Of course, cameras are available with lower and higher quality video, but what you choose to buy depends on your budget and needs. Do you need to see crystal-clear footage of people’s faces, car number plates, and so on? Or do you just need to know whether someone or something has been rummaging around your property?

5. Lens size and sensors

Surveillance cameras come with a plethora of different lens sizes and sensors, which affect the camera’s field of view, focal length, and image quality. Lenses can be fixed, varifocal, or zoom lenses. The size of the sensor also affects the camera’s image quality. Generally, a larger sensor provides better image quality than a smaller one.

When choosing a security camera, the right lens size and sensor for your situation depends on the application, lighting conditions, and required image quality. Consider these factors to make sure that your surveillance needs are adequately met.

6. Night vision

You might not be able to see in the depths of the night, but a night vision camera definitely can! As most crimes are often committed under cover of darkness, a camera that can see when there’s little or no light can prove crucial for your security.

There are different types of night vision technologies available. One of the most common is infrared illumination, which is used in many cameras for low-light or nighttime conditions. Another technology is thermal imaging, which detects heat signatures and can provide clear images even in complete darkness.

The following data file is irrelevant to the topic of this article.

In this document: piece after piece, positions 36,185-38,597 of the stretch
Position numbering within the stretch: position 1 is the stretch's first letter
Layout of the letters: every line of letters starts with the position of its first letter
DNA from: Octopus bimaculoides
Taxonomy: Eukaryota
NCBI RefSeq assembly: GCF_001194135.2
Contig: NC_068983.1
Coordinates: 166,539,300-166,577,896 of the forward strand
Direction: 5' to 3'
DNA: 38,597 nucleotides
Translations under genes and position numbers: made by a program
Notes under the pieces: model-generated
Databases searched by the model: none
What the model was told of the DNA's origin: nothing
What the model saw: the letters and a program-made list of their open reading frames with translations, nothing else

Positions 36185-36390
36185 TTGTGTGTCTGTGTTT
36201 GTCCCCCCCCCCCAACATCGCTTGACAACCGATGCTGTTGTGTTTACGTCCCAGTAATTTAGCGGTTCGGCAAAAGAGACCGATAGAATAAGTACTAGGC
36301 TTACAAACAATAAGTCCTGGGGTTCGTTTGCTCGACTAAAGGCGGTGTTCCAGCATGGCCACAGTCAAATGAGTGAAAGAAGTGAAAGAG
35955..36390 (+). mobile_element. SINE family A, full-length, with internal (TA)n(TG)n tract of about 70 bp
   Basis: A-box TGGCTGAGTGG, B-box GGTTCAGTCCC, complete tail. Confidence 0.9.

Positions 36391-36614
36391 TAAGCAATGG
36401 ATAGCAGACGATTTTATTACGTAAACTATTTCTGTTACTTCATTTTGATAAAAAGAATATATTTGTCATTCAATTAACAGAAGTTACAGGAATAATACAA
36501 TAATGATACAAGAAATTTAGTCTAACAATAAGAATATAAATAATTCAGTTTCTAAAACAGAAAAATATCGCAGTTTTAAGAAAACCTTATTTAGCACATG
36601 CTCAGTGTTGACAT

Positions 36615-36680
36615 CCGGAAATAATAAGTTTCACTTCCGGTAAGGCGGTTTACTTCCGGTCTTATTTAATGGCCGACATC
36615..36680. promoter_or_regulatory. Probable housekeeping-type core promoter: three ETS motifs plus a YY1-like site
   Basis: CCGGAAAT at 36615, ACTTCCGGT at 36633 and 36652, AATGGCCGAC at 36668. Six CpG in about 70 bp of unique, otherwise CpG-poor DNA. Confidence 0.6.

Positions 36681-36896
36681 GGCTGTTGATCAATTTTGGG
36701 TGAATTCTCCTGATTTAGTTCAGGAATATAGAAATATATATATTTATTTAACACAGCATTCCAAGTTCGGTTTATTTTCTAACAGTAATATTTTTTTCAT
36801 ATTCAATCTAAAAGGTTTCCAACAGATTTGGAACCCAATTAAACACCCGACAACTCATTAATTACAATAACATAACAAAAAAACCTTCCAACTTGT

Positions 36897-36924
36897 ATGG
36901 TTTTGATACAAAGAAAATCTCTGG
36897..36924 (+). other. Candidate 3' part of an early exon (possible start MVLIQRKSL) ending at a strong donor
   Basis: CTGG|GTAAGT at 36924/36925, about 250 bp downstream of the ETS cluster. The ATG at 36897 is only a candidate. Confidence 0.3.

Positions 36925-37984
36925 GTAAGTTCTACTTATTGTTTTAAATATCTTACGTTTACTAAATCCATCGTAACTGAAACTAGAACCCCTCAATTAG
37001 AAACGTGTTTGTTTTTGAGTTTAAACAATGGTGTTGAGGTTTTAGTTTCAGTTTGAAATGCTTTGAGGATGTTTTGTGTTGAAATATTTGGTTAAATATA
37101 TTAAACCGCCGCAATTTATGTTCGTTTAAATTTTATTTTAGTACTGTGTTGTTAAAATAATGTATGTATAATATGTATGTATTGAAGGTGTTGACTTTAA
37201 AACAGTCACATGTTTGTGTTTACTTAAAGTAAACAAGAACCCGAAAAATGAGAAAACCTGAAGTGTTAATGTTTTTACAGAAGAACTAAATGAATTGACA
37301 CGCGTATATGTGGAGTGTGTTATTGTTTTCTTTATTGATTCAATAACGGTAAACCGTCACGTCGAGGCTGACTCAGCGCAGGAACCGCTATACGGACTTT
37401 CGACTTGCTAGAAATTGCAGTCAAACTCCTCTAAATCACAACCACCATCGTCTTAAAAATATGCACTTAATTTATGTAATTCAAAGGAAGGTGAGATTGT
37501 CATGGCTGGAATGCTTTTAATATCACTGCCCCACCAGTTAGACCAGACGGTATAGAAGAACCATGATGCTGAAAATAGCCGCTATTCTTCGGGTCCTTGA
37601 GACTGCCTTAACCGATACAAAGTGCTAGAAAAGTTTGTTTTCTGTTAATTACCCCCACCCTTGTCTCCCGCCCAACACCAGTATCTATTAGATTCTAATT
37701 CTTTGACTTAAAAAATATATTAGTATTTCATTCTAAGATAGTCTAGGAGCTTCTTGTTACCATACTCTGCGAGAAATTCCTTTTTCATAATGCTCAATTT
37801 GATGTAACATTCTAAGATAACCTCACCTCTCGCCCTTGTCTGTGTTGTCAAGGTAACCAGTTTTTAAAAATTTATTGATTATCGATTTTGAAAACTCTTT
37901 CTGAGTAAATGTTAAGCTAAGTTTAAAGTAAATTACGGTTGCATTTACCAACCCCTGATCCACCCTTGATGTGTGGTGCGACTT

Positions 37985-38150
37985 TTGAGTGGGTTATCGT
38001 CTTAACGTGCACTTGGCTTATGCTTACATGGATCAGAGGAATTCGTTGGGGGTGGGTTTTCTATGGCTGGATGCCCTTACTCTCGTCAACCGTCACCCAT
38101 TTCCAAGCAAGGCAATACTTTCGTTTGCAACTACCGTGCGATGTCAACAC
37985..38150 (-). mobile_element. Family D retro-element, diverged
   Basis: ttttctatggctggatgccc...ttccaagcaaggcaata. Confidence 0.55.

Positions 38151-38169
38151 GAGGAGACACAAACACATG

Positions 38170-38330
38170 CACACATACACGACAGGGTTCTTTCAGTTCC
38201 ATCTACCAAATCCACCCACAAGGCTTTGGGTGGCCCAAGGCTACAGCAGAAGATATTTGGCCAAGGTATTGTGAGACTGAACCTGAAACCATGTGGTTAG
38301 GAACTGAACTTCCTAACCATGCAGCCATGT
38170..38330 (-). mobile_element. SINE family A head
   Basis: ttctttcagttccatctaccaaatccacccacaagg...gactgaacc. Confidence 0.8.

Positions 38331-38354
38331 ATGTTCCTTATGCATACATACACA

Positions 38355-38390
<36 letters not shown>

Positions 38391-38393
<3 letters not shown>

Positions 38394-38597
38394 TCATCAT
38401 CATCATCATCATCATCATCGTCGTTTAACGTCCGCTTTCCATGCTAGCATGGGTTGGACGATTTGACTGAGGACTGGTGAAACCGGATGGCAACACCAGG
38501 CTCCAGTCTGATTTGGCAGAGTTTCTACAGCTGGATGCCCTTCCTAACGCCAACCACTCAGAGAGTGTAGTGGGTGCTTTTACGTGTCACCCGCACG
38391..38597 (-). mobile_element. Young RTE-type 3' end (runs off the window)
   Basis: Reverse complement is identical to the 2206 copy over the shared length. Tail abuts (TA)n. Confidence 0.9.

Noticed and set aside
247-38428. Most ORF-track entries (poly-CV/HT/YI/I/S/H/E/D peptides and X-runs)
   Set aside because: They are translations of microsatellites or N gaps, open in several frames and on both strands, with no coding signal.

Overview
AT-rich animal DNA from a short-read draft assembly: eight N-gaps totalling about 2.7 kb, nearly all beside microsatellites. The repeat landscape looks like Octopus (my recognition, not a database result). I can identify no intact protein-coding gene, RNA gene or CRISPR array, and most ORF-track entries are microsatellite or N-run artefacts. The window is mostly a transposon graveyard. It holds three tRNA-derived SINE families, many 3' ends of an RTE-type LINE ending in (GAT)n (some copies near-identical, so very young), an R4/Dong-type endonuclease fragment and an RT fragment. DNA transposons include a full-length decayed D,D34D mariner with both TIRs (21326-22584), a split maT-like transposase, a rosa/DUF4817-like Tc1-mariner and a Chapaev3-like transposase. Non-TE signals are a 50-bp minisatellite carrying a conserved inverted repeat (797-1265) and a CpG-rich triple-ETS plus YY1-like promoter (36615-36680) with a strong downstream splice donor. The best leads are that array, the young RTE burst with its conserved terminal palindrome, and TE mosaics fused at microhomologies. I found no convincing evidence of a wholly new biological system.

7. Cloud or local storage

Whether you choose to store your recorded footage locally on an NVR or in the cloud depends on your needs, circumstances, and budget.

With local storage, you have complete control over your footage, and you do not need to rely on an internet connection to watch your videos or worry about bandwidth issues messing up your quality. On the other hand, local storage is limited in size, can be stolen or damaged during a break-in, and offers no redundancy to protect your recordings.

Meanwhile, cloud storage offers scalability when it comes to storage space, allows you to access your footage remotely from anywhere, and automatic backups protect your videos from being lost. The main issues are that you have to pay a monthly subscription and have a stable high-speed internet connection for this type of storage.

8. Additional features

Depending on the model of camera you choose, there can be many different additional features available, such as:

  • Motion Detection
  • Two-Way Audio
  • Facial Recognition
  • Vehicle Number Plate Recognition
  • Mobile App Integration
  • Advanced Video Analytics
  • Smart Home Integration

Some of these features might prove helpful for you, while others might just increase your hardware cost needlessly. Decide what your situation warrants and what it doesn’t to avoid overpaying.


Home and business security should be taken seriously, and one of the most important steps is to add video surveillance into the mix. Tactically placed cameras can offer a clear view of anyone trying to get into your property illegally. And now that you’ve read this article, you know the basics, all that’s left is to decide what you need and how to set it up!

Still feeling stuck – don’t know where to start or how to get it all up and running? If that’s the case, then it might be best to make use of the locksmith services of a professional in all things CCTV!